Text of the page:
Getting yourself to a place where you consistently stick to your healthy lifestyle plan over time can be challenging. It becomes even more challenging when your husband, kids, friends and family aren’t on board with your plan and resist your efforts every step of the way.
There are many reasons this may be happening:
• Witnessing you making healthier choices can be very confronting to people who know they should make a change, but aren’t ready.
• They have observed you going on and off diets for years and they think it’s just one of those phases.
• Unlike you, they haven’t experienced the pain associated with unhealthy eating, meaning they’re not sick, overweight, or food doesn’t affect them the way it does you, so they’re not motivated to change.
• Change involving one of the most intimate relationships we have, the one with food, is threatening to most people, especially if they aren’t the initiator.
• They fear that if you change, your relationship with them will change, too, and they may lose you. (Very few people, if any, will recognize or admit this fear, but it plays out at the subconscious level.)
Here some powerful tips that can help you make the change towards healthy lifestyle even when you have to deal with difficult family or friends.
Make this journey about you and you only. Although you might wish everyone around you would join you in your transformation, the reality that is, it’s not going to happen. You’ve had your aha moment. You’ve decided that you have suffered enough and you’re ready to make significant changes and different choices. But you must never impose your choices on others.
The best way to influence and lead someone in the right direction is to lead by example and embody the lifestyle you want others to lead. By walking your talk, you become a leader. Leaders do not impose their ways on others. They influence. When you make the right choices despite the opposition around you, your self-confidence and your willpower will grow. You will be more confident in achieving your goals. More importantly, the people close to you will realize that you mean business. Over time they will begin to admire your willpower and tenacity and perhaps they will be more open to join you.
Diets don’t work, period. Science is right there with me.
If you’ve ever been on a specific diet and are looking for a new regimen to follow, it’s likely that the first one didn’t work, right? I went on a diet for the first time when I was 14, and for many years, I was seesaw dieting. To me, dieting was a temporary process that produced permanent results. I believed that once I lost the weight, I would never gain it back. Weighing nearly 300 lbs by the age of 34, I realized that I wrong.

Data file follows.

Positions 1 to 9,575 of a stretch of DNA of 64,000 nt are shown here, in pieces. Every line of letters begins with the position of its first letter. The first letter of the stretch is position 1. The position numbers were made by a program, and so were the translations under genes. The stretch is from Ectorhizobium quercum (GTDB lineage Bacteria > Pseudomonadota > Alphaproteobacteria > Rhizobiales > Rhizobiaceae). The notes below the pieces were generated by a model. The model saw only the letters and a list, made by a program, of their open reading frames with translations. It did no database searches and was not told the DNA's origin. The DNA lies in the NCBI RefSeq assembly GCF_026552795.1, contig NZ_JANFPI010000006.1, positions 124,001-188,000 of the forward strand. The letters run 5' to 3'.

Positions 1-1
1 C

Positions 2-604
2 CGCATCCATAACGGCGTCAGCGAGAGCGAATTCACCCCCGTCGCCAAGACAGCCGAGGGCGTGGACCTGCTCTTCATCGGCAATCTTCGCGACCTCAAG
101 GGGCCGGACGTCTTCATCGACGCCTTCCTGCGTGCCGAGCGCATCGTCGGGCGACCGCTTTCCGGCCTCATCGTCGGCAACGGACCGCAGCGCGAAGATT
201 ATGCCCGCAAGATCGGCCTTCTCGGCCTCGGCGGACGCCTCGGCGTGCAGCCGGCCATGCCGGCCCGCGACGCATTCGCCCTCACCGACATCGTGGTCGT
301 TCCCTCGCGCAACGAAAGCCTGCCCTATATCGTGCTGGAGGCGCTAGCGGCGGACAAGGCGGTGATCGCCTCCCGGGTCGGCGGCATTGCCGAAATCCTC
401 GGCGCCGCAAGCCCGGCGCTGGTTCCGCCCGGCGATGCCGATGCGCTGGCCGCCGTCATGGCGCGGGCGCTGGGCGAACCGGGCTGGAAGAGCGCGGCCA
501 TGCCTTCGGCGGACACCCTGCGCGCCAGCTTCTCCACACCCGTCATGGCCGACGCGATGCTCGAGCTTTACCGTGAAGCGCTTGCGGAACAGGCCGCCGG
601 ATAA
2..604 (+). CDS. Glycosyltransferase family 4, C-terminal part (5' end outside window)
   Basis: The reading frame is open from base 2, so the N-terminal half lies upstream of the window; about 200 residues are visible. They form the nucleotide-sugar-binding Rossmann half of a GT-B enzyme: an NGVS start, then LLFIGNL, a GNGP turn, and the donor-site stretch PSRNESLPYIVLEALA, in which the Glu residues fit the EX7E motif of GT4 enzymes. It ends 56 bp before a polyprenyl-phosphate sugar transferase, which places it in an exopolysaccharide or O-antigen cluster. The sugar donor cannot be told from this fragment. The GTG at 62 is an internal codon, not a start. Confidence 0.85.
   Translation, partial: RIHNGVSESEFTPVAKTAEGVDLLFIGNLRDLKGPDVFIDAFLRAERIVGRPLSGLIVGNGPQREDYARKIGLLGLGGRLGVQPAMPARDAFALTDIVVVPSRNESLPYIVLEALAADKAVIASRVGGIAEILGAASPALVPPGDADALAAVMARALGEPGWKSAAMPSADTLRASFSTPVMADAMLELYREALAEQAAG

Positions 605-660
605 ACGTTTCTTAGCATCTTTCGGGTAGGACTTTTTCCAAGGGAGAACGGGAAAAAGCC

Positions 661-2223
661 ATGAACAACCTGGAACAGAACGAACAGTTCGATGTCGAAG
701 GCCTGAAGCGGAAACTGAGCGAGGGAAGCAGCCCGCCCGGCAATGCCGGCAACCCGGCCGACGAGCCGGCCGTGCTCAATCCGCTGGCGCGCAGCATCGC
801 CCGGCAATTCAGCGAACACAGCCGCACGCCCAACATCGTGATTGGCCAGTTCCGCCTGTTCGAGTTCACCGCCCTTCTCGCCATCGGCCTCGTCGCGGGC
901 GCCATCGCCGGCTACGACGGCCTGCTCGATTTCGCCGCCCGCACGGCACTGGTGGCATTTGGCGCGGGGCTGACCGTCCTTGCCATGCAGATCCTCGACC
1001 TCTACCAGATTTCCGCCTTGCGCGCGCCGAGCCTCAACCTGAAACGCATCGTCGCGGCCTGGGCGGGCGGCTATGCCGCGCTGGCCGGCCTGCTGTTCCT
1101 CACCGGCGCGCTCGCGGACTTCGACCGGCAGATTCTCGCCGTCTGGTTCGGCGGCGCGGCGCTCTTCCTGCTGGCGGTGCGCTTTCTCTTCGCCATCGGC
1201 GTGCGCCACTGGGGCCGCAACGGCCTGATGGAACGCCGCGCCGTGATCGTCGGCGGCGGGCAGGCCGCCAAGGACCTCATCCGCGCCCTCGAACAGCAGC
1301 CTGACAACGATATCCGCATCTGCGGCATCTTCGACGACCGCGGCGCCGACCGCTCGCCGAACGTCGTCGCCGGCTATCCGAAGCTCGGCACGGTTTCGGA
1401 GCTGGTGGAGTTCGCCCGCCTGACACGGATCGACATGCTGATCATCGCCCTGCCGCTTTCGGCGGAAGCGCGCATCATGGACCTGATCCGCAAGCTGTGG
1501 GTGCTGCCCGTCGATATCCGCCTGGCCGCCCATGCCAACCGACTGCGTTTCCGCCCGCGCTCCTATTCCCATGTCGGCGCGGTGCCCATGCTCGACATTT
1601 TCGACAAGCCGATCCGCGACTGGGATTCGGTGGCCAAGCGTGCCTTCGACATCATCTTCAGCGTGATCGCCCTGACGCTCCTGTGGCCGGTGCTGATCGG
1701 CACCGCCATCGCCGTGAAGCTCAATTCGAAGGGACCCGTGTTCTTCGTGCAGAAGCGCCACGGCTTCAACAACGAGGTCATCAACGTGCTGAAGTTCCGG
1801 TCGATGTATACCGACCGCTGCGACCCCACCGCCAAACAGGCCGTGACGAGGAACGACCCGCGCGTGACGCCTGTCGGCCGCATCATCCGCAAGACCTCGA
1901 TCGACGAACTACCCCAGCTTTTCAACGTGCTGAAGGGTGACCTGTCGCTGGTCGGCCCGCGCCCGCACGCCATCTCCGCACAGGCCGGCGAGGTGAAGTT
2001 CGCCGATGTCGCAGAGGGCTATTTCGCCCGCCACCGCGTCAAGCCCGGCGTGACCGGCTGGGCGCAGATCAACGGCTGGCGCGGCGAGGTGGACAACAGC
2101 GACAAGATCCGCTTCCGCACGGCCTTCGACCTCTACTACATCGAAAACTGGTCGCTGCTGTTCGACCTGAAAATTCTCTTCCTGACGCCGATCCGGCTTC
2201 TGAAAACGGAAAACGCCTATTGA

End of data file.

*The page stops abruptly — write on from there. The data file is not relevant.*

When you say you’re going on a diet, it suggests that it’s something you’re “on” for the moment and will probably be “off” later on. It sends a message to the people close to you that it’s not something permanent, that everything will go back to “normal” at some point. They’re apt to think, if that’s the case, then why go through all the trouble?
The first thing you should do before staring your journey towards healthy living is finding your why. If you’re not clear as to why you want to do this, then you’re not likely to stick to your new habits. In my case, at first, I wanted to make some lifestyle changes so I can continue to be successful in my career. Over time, I moved from a why that was largely fear-based to a why that was love-based, which is more powerful.
Next, sit down with your spouse or partner and/or kids and share your plan for your health. Share what YOU are going to commit to and how you will need their support. Educate them on what you are doing and why it’s going to help YOU to become healthier.
Talk it over ahead of time. Don’t surprise them with “Things are gonna change around here.” Learn to negotiate with them. Maybe eating out is a problem for you, but the solution isn’t to tell your close ones that restaurants are off limits. You could determine which restaurants offer the best choices for you, or ask if your partner would be willing to share an entrée with you.
Asking for your partner’s support isn’t the same thing as asking them to ‘go on a diet’ with you. You want your partner to respect your efforts and to be willing to do what they can to help. Oftentimes, your partner wants to be helpful but just doesn’t know what to do, so be specific.
Planning to go to the gym a few nights a week? Then ask for help with meal preparation or child care. If your partner is still going to keep some goodies in the house, ask if they can stash them away — and not offer you “just a bite.”
Don’t ask your close ones to police you or to berate you if you cheat. For one thing, what you eat is your responsibility, and it’s unfair to place the burden on someone else. And if you do cheat, you’re likely to shift the blame to your partner. It’s a bad dynamic, so do your best to avoid it.
Find your “peeps” — people who are on the same journey and have the same goals as you. Your partner might or might not be part of your tribe.
Being supported by people going through the same transition and facing similar challenges as you is a critical part of long-term success. Being a part of a community or belonging to a group is an innate desire of every human being. In the context of your health and lifestyle choices, you may need to look outside your inner circle.
This is why I created my private online community to provide people like you and me a support structure. You can join right us right here. You can also look for Meet up group or any other Facebook group where people with similar goals and approach are hanging out.
Originally published at www.stephaniedodier.com on March 5, 2017.